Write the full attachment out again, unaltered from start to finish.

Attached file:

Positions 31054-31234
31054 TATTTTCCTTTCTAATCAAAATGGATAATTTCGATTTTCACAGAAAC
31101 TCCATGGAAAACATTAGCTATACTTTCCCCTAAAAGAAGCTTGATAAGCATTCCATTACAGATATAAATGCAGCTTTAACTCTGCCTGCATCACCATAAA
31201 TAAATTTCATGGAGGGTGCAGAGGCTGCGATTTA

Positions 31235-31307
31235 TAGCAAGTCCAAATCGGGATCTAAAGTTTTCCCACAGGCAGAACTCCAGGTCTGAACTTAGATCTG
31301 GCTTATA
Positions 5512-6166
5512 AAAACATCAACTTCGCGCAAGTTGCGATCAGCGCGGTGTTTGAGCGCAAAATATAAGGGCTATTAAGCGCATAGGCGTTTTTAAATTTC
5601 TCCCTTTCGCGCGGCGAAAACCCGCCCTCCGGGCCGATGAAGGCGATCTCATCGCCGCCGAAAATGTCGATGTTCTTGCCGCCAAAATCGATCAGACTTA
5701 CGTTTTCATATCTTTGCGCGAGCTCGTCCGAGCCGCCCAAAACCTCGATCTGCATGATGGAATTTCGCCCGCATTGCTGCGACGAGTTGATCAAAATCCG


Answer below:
Positions 31054-31234
31054 TATTTTCCTTTCTAATCAAAATGGATAATTTCGATTTTCACAGAAAC
31101 TCCATGGAAAACATTAGCTATACTTTCCCCTAAAAGAAGCTTGATAAGCATTCCATTACAGATATAAATGCAGCTTTAACTCTGCCTGCATCACCATAAA
31201 TAAATTTCATGGAGGGTGCAGAGGCTGCGATTTA

Positions 31235-31307
31235 TAGCAAGTCCAAATCGGGATCTAAAGTTTTCCCACAGGCAGAACTCCAGGTCTGAACTTAGATCTG
31301 GCTTATA
Positions 5512-6166
5512 AAAACATCAACTTCGCGCAAGTTGCGATCAGCGCGGTGTTTGAGCGCAAAATATAAGGGCTATTAAGCGCATAGGCGTTTTTAAATTTC
5601 TCCCTTTCGCGCGGCGAAAACCCGCCCTCCGGGCCGATGAAGGCGATCTCATCGCCGCCGAAAATGTCGATGTTCTTGCCGCCAAAATCGATCAGACTTA
5701 CGTTTTCATATCTTTGCGCGAGCTCGTCCGAGCCGCCCAAAACCTCGATCTGCATGATGGAATTTCGCCCGCATTGCTGCGACGAGTTGATCAAAATCCG